We arrived at Bunnings. I sprung out of the car excitedly, with my shopping list, as Ellie slowly fumbled with her seatbelt in an attempt to stall the inevitable. As she got closer to the entrance, her speed reduced as she murmured, ‘Maybe I’ll just go to Gone Bazaar and you can meet me in there’. She looked like a frightened child.
I had anticipated this reaction, and I knew this was the time for me to be firm or I’d lose her. I replied, ‘No, you promised – we’re going in together and then I’ll come with you and look at the pretty things in Gone Bazaar after. It will only take a minute’.
Ellie hesitated, then summoned her willpower and brazenly marched into Bunnings. I walked in after her and began heading to my desired section, when I quickly noted that she was not beside me. I turned around and found her paralysed at the end of the entry aisle, clutching her handbag, staring wide-eyed at all the ominous signs, which bore distasteful things like ‘tools’ and ‘paint’ and ‘fixtures’.
I padded back to her and gently took her arm. I said, ‘I just need to pop over here to the craft section’. She physically shuddered in horror at the idea of being presented with a craft section. Noting this, I said, ‘Why don’t you go down to the nursery and look at the flowers and maybe pick one you like for me to plant in the garden?’ I pointed to the nursery, and a somewhat placated Ellie silently shuffled off toward the pretty plants, keeping as far away as possible from all the other ‘handy’ aisles.
I knew I didn’t have much time before she either panicked completely at her unfamiliar surroundings, or got bored, so I quickly gathered up my supplies. But because I knew I was short on time, of course I couldn’t find one thing on the list. I scanned the aisles and shelves, madly thinking, ‘Damn it, there’s no time, there’s no time!’
Sure enough, before I had found the last elusive item, Ellie was standing at the end of the isle. She boldly whinged, ‘I’m bored now, I want to go now, can we go?’
Relinquishing my search for the last item I went with her to the checkout, where she began to relax. She piped up cheerily with questions such as, ‘How long can we spend in Gone Bazaar Rebecca?’ and ‘Can we look for garage sales on the way home?’
To these childlike hopeful questions, I gave her the answers that would most delight her – as long as you want in Gone Bazaar, and yes, we can look for garage sales on the way home. Ellie was happy. Having finished my transaction, I left the counter to head for the exit. The journey across the road to the hideous cheap novelty store was the polar opposite of the one into Bunnings, as Ellie bounced in excitement in front of me, beaming, and exclaiming, ‘Quickly Rebecca! We don’t want everyone else to get the good stuff! I’m going to look at everything – maybe they’ve got stuff I could use for school or I’ve got few friends birthdays comings up, let’s see, who is there, I know I’ve got some, yes I can surely find some pretty gifts in there and maybe even if there’s something pink you could buy it for me, sort of like a present – like a little reward – because I was brave and I went to Bunnings even though I don’t like it there Rebecca, so maybe if you wanted to or I really liked something …’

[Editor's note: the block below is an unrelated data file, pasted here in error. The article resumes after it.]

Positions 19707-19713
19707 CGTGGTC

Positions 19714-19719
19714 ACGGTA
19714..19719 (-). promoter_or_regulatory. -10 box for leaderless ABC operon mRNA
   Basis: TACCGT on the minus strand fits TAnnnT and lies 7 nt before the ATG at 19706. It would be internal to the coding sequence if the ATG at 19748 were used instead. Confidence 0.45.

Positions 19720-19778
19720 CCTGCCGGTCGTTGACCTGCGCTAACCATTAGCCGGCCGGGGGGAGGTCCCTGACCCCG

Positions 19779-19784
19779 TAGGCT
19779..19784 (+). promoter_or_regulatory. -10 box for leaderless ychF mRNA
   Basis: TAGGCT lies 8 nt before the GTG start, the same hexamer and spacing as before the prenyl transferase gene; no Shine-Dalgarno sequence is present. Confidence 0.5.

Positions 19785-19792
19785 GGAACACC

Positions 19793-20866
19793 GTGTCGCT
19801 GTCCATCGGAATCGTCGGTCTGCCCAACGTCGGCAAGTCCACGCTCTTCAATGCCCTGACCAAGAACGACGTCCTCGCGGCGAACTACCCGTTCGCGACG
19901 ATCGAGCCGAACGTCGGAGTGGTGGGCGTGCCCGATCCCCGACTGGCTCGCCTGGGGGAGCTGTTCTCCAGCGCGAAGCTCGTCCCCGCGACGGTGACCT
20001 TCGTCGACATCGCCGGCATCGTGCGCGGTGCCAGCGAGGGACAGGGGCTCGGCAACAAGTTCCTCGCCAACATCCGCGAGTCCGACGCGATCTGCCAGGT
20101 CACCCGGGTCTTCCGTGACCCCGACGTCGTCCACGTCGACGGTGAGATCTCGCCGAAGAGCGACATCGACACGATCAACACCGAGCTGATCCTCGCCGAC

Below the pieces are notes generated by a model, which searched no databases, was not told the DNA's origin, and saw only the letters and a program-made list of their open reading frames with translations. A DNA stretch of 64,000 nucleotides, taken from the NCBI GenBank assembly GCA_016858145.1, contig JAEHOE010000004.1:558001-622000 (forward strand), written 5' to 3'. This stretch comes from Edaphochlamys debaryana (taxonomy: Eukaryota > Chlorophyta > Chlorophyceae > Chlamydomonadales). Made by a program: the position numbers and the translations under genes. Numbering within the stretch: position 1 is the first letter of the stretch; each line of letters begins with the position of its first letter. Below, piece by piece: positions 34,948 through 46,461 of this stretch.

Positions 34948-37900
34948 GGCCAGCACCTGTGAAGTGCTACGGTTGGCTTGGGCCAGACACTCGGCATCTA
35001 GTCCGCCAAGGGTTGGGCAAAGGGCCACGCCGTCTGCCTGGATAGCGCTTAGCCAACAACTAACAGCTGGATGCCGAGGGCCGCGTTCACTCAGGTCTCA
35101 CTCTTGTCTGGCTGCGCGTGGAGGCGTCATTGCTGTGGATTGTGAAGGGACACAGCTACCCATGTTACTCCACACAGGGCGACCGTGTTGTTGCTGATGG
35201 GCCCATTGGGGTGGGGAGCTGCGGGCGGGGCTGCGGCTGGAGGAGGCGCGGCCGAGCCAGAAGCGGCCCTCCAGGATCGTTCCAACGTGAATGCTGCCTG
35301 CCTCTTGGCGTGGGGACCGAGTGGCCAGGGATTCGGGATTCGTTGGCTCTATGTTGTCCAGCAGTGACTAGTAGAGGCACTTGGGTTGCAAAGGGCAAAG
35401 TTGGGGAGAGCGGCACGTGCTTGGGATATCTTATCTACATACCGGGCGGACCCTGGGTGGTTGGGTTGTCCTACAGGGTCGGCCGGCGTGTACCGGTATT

It is bad news, again. The man next door’s finance gets rejected. My hopes sink. I knew it was too good and convenient to work out. Stupid fool that I am – expecting anything to be easy after what has happened! Nothing will ever be easy again. The man next door – whom I am beginning to avidly dislike – asks for more time to get his finances in order. We have no choice but to give it to him and hope for the best. All the while I know that the baby is coming and we need to move quickly. We are rapidly running out of time.
Three more hideously drawn-out weeks of delays pass. The finance is rejected for the last time. The sale falls through. As I am now learning, everything has a butterfly effect in the housing market. The purchase of the Pinjarra house also falls through. Another house, that we might actually have had half a chance of being happy in, is lost. We must now sign up with an agent to try to sell mum’s house, which could be a very long process.
With a heavy heart, I resign myself to the fact that we will not be moving anywhere before the baby is born. There is not enough time now. There is no buyer and there is nowhere to go to. I am completely empty of hope. There is no solution. My son will be born here … he will spend his first days residing in this brick casing of tortured dreams. There is nothing I can do about it. I have tried and failed. I wanted so badly to have him born somewhere else. I needed to bring him home to another place! I needed to leave all this behind and begin afresh. The universe, having already taken so much, has denied me even that.
I am left with no choice. I must make this house into as much of a sanctuary as I can. I must do it for my son. I must do it for myself – try to reclaim some of the strength and joy I had in my former life, to give to my child. I will put all of my energy into doing this for my little family.